In a similar fashion, the 94-year-old Judge McWilliams generally leaves the heavy lifting to others on the three-judge panels he is a part of. For the most part, he has stopped writing precedential opinions, limiting himself to issuing short orders in less significant cases.

Judges facing age-related mental decline are prone to make rookie mistakes that harm the rights of the people before them. Judge John Shabaz of the federal court in Madison, Wisc., had a reputation as a strict sentencer who resolved cases at a brisk pace. But when he reached his mid-70s, attorneys began to suspect his mind was deteriorating. "He had trouble reading things out loud, such as plea agreements," lawyer David Mandell says. "He would start and stop and start over."

In August 2006, before announcing a 20-year sentence, Shabaz forgot to offer a convicted drug dealer the chance to ask for mercy, a right spelled out in the Federal Rules of Criminal Procedure. The judge reversed the process, first announcing the sentence and then offering the man a chance to speak. The U.S. Court of Appeals for the 7th Circuit called this "the kind of error that undermines the fairness of the judicial process" and sent the case back to a different judge for a do-over. A story about Shabaz appeared in the Capital Times, a Madison newspaper, under the headline "Confusion in the Court." Easterbrook, playing his role as highway patrolman, sent intermediaries to persuade Shabaz not to return from a medical leave for shoulder surgery in 2008. For a while Shabaz resisted, but eventually he acquiesced, a colleague said. He assumed senior status in January 2009 and no longer hears cases.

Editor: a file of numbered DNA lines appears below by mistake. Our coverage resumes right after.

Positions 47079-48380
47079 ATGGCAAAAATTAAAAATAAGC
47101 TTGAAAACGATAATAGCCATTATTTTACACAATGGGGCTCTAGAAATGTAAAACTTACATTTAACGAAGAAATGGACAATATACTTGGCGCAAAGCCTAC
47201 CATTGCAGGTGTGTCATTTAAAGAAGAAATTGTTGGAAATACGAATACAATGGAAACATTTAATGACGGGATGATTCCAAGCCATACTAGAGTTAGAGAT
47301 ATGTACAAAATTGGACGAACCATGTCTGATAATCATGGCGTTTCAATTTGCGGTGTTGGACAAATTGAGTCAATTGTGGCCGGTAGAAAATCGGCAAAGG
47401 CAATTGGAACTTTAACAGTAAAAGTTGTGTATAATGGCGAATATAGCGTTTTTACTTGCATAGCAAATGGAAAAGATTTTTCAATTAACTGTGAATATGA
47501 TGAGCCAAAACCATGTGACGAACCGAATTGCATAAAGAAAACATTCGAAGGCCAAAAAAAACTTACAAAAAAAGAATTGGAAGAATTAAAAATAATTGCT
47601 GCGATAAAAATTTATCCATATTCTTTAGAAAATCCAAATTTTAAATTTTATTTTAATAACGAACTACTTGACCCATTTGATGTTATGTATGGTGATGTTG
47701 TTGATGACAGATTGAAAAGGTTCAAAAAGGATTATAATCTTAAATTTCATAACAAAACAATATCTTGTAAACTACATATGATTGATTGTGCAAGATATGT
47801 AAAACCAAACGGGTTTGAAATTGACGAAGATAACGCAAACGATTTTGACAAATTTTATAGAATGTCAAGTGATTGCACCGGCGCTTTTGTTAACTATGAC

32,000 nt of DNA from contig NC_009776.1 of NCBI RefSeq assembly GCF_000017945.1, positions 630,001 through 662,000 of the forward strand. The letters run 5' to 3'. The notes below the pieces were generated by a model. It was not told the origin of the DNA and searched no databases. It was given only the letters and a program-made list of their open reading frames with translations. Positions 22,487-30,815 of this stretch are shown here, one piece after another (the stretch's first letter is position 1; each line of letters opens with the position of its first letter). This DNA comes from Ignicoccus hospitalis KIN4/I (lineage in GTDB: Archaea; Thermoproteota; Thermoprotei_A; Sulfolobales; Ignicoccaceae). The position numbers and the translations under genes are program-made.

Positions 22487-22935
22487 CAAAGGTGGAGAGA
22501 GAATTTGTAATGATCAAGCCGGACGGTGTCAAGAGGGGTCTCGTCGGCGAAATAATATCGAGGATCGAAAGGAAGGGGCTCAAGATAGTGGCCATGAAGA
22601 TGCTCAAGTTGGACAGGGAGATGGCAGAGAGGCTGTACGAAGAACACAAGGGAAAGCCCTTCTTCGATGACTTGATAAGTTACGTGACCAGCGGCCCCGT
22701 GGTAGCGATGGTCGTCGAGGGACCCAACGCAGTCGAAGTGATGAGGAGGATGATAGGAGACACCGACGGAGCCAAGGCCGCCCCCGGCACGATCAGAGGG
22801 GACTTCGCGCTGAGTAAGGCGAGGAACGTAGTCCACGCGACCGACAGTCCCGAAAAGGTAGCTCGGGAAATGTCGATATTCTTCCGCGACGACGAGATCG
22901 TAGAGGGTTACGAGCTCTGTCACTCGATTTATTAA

Sometimes the problem isn't as clear-cut as forgetfulness—a failing that, after all, is relatively easy to recognize. Attorneys say J. Thomas Greene, a U.S. district judge in Utah, seemed to grow more impulsive with age, a common sign that the brain's ability to self-censor is eroding. In 2006, Greene, then 76, presided over the trial of a man charged with lying about the disappearance of a teenage girl. At a proceeding to pick a jury, the judge asked prospective jurors whether they were acquainted, a question meant to keep friends from serving on the same panel. One man answered that he knew one of the other potential jurors, a woman. "I didn't recognize you," the woman exclaimed.

"She didn't recognize you with your clothes on," Greene shot back, shocking the courtroom.

Another impulsive outburst affected the sentence of a serial bank robber. "Maybe I'm a fool to have given you this kind of break twice, but somehow I have a feeling about you," Greene said, before sentencing the man to less than half the prison time called for in the federal sentencing guidelines. The appeals court threw out the sentence in a decision expressing concern that Greene hadn't taken the case seriously enough. Greene stopped hearing cases in 2008.